Can We Prove That Air Has Mass?

Watch this quick video and see if we can answer the question: Does air have mass?

Video Source: YouTube | Heavy on Gases

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Student: I love this class.

Teacher: All right last class we learned that density is a measurement of how heavy something is in comparison to how big it is. Now then, what do we need in order to figure out density?

Student: We need to know how heavy it is also how much space it takes up… Volume?

Teacher: Correct! Now is air heavy? Does it have mass?

Student: It doesn't feel any heavier to me.

Teacher: Now class, as you can see I have two different balloons here one filter is breaking point and the other with just a little bit of air. I am going to place each one on either side of the ruler. Who can guess what will happen? Yes, Jimmy.

Student: Nothing will happen, both are filled with air.

Teacher: Let's find out, shall we? Interesting now what just happened? Jill?

Student: The bigger balloon has more air squeezed inside, so it's heavier.

Teacher: Yes, so if it is heavier that means air has mass. Let's think what are some other gases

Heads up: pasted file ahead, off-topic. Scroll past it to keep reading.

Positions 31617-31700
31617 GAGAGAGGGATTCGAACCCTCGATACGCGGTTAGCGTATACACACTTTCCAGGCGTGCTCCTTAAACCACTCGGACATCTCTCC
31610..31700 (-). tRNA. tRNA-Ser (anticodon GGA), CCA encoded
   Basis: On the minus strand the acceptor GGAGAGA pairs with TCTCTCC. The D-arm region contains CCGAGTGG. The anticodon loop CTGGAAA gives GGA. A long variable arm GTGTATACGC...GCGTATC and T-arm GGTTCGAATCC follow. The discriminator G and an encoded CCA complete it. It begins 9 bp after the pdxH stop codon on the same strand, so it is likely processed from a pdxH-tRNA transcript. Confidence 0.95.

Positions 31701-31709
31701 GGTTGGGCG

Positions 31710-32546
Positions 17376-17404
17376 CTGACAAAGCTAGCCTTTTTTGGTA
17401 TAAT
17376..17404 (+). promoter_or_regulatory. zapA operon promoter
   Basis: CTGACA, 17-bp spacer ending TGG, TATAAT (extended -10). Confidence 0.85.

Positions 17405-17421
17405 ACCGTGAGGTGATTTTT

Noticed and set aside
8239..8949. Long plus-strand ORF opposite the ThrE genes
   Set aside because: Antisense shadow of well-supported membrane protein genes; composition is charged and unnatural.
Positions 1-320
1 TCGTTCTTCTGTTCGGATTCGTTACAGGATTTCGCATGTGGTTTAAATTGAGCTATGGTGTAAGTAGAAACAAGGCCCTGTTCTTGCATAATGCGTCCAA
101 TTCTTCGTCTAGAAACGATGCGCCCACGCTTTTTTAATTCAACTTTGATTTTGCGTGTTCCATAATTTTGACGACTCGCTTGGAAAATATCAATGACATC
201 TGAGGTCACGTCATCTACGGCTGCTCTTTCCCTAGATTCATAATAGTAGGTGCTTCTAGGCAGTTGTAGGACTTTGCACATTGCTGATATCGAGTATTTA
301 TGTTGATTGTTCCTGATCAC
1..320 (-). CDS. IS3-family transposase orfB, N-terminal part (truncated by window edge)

Student: Helium. Helium must be lighter than air because helium balloons always float away.

Teacher: Perfect example. Now, let's look at the fish tank and the boat. Can you predict what will happen when I place the boat in the tank?

Student: It will fall to the bottom.

Students: Ah!

Student: That is s so cool but how?

Teacher: Chris?

Student: Yes, Mr. Lumpart?

Teacher: Maybe you can tell us why this is?

Student: Because the tank isn’t empty.

Teacher: So if the tank isn't empty, what is in the tank?

Student: I don't know.

Teacher Hmm. Even though it appears to be empty the tank is filled with a gas five times more dense than air and because of its mass it pools in the tank just like water would.

Student: So the boat floats just like it would in water.

Teacher: Exactly! Now class, what did the chemist say about the book he was reading on helium? He couldn't put it down